Bad news BRICs: 10 years on, which country is the most overhyped?
Last Wednesday marked the 10th anniversary of Goldman Sachs economist Jim O’Neill coining the term BRICs, to describe the four countries that he believed would drive economic growth in the coming years — a designation that was turned into a formal economic grouping in 2009. But the anniversary aside, it’s been a week of surprisingly ...
Last Wednesday marked the 10th anniversary of Goldman Sachs economist Jim O’Neill coining the term BRICs, to describe the four countries that he believed would drive economic growth in the coming years — a designation that was turned into a formal economic grouping in 2009. But the anniversary aside, it’s been a week of surprisingly bad press for the four countries, though commentators don’t seem quite united on just which emerging economy is the most overhyped.
"All four countries have become bigger (economies) than I said they were going to be, even Russia. However there are important structural issues about all four and as we go into the 10-year anniversary, in some ways India is the most disappointing," said O’Neill who oversees almost a trillion dollars in assets at Goldman.[…]
"India has the risk of … if they’re not careful, a balance of payments crisis. They shouldn’t raise people’s hopes of FDI and then in a week say, ‘we’re only joking’," O’Neill said.
"India’s inability to raise its share of global FDI is very disappointing," he said.
United Nations data shows that India received less than $20 billion in FDI in the first six months of 2011, compared to more than $60 billion in China while Brazil and Russia took in $23 billion and $33 billion respectively.
Meanwhile, the FT‘s John Paul Rathbone argues that Brazil’s recent economic growth is nothing more than a "optical illusion":
Brazil’s economy has indeed been growing at a ferocious pace – when measured in nominal, dollar terms. Since the global financial crisis first erupted in 2008, Brazilian nominal GDP has increased by an astonishing 52 per cent. In real inflation-adjusted terms, however, the performance is more modest: Brazil has grown just 10 per cent. Go back further, say to 1990, and the difference is more dramatic. In nominal dollar terms, Brazil’s economy is now five times bigger. But in real terms, it has “just” doubled since then.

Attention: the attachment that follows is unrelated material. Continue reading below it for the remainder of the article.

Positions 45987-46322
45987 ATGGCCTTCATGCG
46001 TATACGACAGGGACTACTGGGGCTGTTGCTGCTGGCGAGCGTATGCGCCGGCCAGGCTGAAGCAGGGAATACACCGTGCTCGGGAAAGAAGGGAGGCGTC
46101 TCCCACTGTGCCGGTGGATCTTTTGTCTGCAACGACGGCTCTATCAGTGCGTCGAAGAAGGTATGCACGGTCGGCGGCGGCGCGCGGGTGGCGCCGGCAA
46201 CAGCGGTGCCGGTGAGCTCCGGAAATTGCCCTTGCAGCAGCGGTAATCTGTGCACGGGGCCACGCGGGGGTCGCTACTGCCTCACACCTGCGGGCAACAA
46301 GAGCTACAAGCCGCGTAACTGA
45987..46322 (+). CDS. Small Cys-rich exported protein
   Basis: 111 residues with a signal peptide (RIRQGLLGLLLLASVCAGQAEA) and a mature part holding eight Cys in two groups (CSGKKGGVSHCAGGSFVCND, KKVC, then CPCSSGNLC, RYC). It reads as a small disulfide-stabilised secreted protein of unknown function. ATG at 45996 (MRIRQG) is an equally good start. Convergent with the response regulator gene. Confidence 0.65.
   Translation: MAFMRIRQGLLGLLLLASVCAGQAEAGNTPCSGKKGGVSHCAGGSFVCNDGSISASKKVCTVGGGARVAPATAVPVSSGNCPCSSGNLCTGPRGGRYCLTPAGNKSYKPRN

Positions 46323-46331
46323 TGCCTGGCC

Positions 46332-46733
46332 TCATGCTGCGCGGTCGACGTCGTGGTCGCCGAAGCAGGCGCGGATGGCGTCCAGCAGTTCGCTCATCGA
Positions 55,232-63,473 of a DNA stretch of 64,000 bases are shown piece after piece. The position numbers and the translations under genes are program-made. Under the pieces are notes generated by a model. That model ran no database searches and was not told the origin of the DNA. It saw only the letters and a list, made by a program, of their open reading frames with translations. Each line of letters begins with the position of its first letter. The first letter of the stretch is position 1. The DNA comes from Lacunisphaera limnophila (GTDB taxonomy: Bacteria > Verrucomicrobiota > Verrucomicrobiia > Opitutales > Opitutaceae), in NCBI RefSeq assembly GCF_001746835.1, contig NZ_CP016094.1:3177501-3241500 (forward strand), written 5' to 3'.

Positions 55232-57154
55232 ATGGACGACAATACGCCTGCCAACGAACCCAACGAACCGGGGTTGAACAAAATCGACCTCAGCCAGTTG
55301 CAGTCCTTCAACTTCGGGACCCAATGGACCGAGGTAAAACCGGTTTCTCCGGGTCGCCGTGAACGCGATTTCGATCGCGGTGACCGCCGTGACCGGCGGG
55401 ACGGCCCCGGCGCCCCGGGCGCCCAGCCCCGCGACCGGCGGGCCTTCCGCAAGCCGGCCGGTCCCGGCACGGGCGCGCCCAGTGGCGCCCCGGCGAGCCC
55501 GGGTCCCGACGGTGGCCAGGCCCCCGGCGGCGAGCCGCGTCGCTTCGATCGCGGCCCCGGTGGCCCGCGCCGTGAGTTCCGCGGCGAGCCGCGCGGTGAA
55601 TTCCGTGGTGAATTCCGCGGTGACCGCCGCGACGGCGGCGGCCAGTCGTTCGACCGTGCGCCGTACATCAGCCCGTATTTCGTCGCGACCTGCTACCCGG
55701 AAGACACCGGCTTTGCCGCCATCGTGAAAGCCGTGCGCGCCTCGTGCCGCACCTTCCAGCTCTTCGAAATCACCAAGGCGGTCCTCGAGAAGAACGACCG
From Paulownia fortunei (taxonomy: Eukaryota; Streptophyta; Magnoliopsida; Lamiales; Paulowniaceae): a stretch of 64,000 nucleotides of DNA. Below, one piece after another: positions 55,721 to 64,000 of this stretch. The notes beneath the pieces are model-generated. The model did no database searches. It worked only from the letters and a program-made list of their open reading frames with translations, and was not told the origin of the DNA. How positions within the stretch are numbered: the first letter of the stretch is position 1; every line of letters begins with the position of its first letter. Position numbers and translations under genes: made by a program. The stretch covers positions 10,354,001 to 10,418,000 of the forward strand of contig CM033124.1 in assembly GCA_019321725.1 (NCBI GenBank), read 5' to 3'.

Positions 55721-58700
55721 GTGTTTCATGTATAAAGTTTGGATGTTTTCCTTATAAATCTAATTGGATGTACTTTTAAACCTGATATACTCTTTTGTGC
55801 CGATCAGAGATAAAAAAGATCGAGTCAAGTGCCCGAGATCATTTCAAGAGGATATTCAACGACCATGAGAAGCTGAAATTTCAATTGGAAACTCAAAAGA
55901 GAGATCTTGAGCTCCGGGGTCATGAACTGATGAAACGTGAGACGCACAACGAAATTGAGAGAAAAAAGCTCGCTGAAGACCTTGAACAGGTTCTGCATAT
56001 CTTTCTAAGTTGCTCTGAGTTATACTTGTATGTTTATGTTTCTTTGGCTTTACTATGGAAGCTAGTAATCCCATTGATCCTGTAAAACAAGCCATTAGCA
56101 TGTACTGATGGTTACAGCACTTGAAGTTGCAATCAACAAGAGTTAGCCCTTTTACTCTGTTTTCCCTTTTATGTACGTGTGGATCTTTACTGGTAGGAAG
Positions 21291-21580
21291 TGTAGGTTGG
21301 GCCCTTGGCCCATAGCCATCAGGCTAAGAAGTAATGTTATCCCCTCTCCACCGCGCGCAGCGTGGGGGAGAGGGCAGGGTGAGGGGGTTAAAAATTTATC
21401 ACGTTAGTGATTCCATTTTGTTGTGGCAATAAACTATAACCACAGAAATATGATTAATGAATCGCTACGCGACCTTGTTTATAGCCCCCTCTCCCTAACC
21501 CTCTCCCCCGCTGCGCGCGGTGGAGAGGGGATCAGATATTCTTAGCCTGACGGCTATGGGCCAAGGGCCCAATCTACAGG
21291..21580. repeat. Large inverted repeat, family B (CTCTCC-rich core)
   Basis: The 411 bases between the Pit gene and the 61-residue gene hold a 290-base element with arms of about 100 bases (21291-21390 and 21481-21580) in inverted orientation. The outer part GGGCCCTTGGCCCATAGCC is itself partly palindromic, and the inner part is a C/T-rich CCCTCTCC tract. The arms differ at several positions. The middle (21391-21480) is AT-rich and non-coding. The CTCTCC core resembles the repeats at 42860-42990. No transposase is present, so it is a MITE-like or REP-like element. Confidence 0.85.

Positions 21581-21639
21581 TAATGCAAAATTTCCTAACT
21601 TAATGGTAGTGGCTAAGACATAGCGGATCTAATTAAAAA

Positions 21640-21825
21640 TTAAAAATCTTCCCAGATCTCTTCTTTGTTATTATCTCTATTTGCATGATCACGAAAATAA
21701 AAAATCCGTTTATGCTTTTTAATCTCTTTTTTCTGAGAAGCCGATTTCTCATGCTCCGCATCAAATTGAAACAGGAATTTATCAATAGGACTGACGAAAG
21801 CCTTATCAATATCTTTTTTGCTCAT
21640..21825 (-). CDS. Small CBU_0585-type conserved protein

Why does this difference matter? The short answer is because Brazil’s apparently fantastic growth rate hinges on its exchange rate. This has been pumped up by two factors. First, because of the startling climb in commodity prices, which has produced some real improvements in the economy. And second, because of capital inflows, which have produced some nominal improvements. Again, the difference matters. As Andrew Hunt economics points out, Brazilian nominal GDP has doubled since 2000 but employment has only grown by 10 per cent. Queer, no?
As for Russia and China, Goerge Mason political scientist Jack Goldstone argues in a new piece for Foreign Policy that they’re sitting on demographic time bombs:
The current obsession with how soon China’s economy will overtake that of the United States is absurd. IMF estimates for 2010 place China’s GDP at about 40 percent of U.S. GDP. If China’s growth rate slows to 5 percent per year from 2010 to 2030, as seems highly likely given the demographic and other obstacles it faces, and the U.S. economy grows at 2.5 percent per year, then in real terms, China’s economy will only grow from slightly more than one-third as large as the U.S. economy today to two-thirds as large in 2030. With its workforce plunging (and aging), there is no reason to expect China’s relative gains to continue after that date. Even if those growth rates continue, though, China’s economy would not catch up with the U.S. economy until after 2050.
The situation in rapidly aging, still hydrocarbon-dependent Russia, Goldstone argues, is even more grim, an argument that seems borne out by the latest news from Moscow. Goldstone is still bullish on Brazil and India, based on demographic and political trends, but argues they should more appropriately be put in the company of Turkey, Mexico, and Indonesia: the TIMBIs.
It’s hard to be too downbeat on recent trends in BRIC-world, compared with the latest from Europe and the United States. But whether or not it’s reflected in economic reality, the adulatory coverage may be coming to an end.